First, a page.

Session Replay Scripts: A Privacy Analysis

Document Type

Peer-Reviewed Article

Publication Date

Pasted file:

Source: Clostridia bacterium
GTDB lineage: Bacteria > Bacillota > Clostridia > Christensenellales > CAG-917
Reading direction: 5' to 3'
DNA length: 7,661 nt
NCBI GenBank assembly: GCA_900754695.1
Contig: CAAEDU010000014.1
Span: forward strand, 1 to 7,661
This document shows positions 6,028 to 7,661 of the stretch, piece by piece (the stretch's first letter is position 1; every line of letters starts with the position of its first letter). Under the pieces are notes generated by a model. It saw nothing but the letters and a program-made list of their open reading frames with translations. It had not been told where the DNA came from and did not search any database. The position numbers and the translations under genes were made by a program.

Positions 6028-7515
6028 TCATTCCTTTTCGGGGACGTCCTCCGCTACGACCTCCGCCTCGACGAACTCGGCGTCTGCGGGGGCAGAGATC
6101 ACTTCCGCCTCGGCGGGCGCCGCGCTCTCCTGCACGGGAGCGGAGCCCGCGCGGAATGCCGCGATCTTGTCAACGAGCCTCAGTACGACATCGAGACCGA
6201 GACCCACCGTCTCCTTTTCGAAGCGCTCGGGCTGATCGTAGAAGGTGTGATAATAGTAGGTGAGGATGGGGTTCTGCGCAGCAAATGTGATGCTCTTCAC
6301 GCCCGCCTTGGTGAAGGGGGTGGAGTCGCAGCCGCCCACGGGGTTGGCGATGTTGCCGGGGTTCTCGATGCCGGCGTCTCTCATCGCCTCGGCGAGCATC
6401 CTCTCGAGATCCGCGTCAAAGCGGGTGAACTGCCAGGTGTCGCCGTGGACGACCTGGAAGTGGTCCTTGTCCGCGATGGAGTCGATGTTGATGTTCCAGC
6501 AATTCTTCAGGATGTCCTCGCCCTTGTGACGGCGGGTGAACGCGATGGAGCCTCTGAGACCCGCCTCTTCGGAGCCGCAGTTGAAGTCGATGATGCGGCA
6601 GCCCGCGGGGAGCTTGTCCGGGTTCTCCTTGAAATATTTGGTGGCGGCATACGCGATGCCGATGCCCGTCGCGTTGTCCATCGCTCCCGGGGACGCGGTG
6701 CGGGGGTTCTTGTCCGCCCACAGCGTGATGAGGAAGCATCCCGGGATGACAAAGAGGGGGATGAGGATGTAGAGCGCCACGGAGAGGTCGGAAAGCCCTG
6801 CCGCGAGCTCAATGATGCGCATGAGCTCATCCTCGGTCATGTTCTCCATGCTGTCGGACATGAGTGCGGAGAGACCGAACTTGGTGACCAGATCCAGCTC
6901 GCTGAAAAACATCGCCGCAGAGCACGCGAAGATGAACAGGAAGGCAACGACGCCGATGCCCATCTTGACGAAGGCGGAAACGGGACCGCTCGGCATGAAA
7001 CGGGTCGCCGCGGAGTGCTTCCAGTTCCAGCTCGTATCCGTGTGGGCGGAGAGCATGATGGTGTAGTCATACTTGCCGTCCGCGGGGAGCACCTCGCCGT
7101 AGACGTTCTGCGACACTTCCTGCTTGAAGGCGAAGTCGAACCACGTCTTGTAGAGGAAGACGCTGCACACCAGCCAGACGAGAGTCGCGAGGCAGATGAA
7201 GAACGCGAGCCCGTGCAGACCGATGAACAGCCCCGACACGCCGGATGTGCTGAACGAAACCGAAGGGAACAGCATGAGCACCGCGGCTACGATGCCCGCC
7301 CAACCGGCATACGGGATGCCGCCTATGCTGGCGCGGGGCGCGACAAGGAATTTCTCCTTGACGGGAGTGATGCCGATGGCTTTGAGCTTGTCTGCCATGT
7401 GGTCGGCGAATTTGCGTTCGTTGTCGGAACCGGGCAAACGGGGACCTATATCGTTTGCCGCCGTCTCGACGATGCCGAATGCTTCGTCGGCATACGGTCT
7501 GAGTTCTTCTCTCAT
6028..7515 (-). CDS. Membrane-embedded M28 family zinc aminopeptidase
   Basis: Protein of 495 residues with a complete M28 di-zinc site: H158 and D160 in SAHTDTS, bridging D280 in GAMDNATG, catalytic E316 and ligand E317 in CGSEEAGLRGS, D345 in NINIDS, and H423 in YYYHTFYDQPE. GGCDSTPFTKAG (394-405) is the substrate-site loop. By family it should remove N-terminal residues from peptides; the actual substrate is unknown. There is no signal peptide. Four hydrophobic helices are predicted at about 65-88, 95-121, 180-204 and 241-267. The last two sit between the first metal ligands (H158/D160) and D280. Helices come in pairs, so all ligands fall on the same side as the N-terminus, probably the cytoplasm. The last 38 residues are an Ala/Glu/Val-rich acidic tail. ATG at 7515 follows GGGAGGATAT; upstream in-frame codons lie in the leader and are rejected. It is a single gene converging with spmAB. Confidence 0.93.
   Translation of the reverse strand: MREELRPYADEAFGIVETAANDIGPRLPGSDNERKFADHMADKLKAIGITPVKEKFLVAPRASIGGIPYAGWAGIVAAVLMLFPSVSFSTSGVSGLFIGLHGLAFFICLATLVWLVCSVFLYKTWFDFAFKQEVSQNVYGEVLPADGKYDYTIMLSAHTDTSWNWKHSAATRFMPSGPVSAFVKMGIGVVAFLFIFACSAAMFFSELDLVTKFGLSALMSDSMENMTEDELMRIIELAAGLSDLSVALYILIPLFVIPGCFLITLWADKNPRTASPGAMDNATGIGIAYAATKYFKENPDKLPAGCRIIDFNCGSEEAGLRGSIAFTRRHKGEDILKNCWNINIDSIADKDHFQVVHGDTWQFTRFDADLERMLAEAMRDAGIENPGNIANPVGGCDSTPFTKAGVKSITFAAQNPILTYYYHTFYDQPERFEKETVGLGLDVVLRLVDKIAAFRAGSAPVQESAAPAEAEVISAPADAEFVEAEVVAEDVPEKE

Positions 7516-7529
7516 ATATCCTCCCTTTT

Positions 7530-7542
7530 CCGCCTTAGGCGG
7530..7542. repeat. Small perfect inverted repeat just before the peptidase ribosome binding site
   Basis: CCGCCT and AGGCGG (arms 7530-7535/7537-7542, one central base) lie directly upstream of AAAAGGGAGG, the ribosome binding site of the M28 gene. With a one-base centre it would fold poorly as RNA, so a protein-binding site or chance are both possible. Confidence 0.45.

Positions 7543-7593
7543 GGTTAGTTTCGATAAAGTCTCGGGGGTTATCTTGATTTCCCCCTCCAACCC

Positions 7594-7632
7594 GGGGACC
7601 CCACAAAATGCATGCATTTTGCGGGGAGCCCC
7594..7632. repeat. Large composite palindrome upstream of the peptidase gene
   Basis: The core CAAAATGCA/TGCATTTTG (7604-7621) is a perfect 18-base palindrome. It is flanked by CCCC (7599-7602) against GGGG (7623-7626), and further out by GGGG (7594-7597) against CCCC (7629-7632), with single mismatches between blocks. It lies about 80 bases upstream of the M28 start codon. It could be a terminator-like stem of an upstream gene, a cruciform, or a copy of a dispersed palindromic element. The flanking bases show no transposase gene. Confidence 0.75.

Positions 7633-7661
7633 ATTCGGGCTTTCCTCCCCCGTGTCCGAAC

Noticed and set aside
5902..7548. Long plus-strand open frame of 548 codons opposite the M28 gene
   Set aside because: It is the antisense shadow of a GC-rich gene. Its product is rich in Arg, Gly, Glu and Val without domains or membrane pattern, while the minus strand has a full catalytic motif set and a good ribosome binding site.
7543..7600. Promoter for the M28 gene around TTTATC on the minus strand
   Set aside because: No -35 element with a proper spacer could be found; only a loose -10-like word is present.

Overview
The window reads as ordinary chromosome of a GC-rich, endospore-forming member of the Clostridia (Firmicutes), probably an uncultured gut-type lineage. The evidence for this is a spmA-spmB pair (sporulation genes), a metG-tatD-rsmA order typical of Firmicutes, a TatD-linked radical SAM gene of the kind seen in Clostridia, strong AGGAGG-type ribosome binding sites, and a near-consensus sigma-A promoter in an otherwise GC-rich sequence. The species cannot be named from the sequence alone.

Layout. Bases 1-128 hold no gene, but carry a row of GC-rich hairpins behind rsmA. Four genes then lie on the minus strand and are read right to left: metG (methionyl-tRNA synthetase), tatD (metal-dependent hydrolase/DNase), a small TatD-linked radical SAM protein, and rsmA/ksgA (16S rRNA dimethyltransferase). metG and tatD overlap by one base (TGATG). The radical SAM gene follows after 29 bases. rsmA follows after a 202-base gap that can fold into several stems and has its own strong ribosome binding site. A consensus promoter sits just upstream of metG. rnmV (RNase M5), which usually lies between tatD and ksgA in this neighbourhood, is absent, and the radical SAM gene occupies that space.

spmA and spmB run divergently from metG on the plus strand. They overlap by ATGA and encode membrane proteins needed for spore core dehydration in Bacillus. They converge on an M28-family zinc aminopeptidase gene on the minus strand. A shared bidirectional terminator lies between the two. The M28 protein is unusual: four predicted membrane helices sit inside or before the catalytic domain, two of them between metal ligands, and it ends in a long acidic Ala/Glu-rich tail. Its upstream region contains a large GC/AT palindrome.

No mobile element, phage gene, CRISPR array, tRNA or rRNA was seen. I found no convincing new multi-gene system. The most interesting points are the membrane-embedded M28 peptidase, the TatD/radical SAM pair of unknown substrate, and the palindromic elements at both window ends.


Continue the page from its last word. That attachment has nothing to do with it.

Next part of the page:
Session replay scripts record a user’s actions while visiting a website or using a computer application. These recordings are typically sent to third party companies whose stated purpose is to analyze the recordings to help correct bottlenecks and illuminate problems that are difficult for users to navigate. We examine how session replay scripts are being marketed and how they are used by application developers. The extent of gathered data is intrusive, often going beyond the stated objectives, and often collected without users’ knowledge. Using Nissenbaum’s privacy as contextual integrity framework, we demonstrate how replay scripts violate the norms of both appropriateness and distribution, and hence the privacy of the user. We examine two scenarios: one where the session replay data are sent back to the application developer, and another where captured data are sent to third party companies. We compare the scenarios to two analogous situations: surveys taken at a museum and video surveillance in a brick-and-mortar store. We analyze in detail the case of FullStory, a vendor of session replay scripts. In conclusion, we offer suggestions on how to preserve private information in both scenarios.